Suburbs see record 11% rise in home prices during pandemic: Suburbs outnumber the cities they surround as buyers migrate in pursuit of more space
- Analysis of mortgages from March 2020 to June 2021 showed change of pace
- Prices in major UK cities (excluding London) rose by an average of 8.9%
- But suburbs saw a bigger 11% increase as buyers wanted bigger homes
- In Plymouth, suburban prices were more than 10% higher than the city
House prices in the UK’s suburbs have risen at a record pace, according to new research, with city dwellers helping the spike as they look for more space.
An analysis of mortgage transactions included in the Halifax House Price Index between March 2020 and June 2021 found that house prices in major British cities (excluding London) rose by an average of 8.9 percent.
However, in the areas around those cities, average house price growth was much higher at 10.8 percent, turning traditional trends on their head.
Home prices in the UK’s suburbs have risen at a record pace, according to new research, with city dwellers helping the spike as they look for more space
Diving into details, researchers found that the image varied considerably in individual cities across the country.
In Plymouth, on England’s southwest coast, the city itself saw house price growth of 5.8 percent between March 2020 and June 2021, while in surrounding areas the average was 16.1 percent.
This was driven by South Hams – home to Salcombe, Britain’s most expensive seaside resort – which has seen exceptional house price increases at 26.3 per cent during the pandemic.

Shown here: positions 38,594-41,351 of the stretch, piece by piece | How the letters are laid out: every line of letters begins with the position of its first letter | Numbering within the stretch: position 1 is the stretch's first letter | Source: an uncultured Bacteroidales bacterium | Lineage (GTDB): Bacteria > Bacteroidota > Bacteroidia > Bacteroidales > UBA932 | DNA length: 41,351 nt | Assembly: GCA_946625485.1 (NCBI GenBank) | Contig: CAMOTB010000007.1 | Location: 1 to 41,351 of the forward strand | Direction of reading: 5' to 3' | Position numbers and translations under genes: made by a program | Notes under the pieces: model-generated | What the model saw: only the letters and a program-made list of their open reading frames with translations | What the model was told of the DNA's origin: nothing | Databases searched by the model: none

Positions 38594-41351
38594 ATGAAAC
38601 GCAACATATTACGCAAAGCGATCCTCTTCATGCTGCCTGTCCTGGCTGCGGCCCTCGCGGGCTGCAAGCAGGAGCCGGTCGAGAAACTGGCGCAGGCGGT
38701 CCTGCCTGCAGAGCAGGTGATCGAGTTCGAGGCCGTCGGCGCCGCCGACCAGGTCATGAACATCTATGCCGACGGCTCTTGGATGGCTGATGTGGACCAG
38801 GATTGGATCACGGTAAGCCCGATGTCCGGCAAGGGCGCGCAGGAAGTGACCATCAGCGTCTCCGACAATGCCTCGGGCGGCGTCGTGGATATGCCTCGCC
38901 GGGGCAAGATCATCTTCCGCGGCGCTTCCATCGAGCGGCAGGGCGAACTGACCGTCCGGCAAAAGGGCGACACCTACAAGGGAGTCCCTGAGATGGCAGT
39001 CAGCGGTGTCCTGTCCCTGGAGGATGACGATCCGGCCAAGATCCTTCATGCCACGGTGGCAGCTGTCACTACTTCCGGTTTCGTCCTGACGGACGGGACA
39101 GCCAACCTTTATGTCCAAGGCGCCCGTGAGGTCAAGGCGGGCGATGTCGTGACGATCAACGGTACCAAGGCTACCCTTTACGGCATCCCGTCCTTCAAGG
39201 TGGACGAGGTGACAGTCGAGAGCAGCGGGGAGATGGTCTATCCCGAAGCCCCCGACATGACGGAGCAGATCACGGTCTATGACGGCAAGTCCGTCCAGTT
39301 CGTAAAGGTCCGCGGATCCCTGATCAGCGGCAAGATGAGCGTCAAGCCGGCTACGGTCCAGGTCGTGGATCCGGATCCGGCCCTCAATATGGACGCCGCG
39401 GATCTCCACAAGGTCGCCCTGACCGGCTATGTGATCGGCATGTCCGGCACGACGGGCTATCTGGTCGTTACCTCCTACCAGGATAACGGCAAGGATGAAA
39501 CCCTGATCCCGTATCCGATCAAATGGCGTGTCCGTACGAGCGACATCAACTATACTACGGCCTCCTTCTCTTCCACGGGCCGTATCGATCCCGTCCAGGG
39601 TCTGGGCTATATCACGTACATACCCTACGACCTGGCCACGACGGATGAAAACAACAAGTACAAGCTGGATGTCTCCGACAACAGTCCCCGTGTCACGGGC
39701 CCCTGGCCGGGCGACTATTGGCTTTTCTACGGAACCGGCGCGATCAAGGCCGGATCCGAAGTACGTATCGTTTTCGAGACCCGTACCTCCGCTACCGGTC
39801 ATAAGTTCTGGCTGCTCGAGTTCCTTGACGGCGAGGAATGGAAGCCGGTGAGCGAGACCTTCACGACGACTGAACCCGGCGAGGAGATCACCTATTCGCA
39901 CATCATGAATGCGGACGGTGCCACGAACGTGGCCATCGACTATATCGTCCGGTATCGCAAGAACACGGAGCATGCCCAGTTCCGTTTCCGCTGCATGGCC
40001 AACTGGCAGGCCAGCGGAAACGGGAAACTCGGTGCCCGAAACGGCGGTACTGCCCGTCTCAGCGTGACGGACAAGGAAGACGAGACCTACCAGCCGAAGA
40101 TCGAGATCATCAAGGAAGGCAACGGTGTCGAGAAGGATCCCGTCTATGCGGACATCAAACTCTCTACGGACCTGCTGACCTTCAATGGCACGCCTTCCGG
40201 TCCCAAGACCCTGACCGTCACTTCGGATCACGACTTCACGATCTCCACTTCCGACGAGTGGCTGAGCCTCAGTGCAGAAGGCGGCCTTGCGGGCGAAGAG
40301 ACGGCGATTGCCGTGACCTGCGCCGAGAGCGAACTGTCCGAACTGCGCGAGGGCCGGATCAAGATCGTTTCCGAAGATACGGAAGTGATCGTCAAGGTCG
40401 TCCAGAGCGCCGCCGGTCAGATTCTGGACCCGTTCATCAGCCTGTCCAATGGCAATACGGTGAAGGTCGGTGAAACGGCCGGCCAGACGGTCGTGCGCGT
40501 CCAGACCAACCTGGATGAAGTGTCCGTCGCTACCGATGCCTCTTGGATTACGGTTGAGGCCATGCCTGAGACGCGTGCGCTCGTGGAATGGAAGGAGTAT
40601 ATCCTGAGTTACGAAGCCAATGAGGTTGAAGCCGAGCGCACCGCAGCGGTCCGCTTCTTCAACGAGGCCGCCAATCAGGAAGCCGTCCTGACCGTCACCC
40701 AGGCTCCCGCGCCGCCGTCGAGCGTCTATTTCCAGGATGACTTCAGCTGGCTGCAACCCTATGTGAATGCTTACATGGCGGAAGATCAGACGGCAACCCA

Meanwhile, in Leicester, city house prices rose 6.5 percent over the same period, compared to an average increase of 12.1 percent in the surrounding area, while Rutland and Melton rose 22.5 percent.
Further north, however, it was a different story. In Newcastle, property price increases in the city itself (+6.5 percent) remained higher than those in the surrounding areas (+4 percent).
North Tyneside was one of the few areas around major UK cities where average house prices fell (-5.0 percent) during the pandemic.
South Hams – home to Salcombe, Britain’s most expensive seaside resort (pictured) – has seen exceptional house price increases of 26.3 per cent during the pandemic
Commenting on the findings, Andrew Asaam, director of mortgages at Halifax, said: “The pandemic has had a huge impact on the housing market across the country.
‘This is prompted by buyers’ demand for more space, the desire to move from the center to more suburban locations and the trend to work from home more now and in the future.
‘It is clear from conversations with our mortgage customers that many have valued the space more than the location, because they have spent more time at home in the past year and a half.
“Because consumers are looking for value in the market, it inevitably leads people to look beyond the big city centers, where you get more real estate for your money.”
Analysts said another contributor to the trend was the stamp duty holiday as people wanted to buy larger family homes with a tax threshold raised to £500,000.
Overall, the Office for National Statistics recently revealed that the average house price in the UK had increased by 13.2 per cent between June 2020 and June 2021, from £234,668 to £265,668.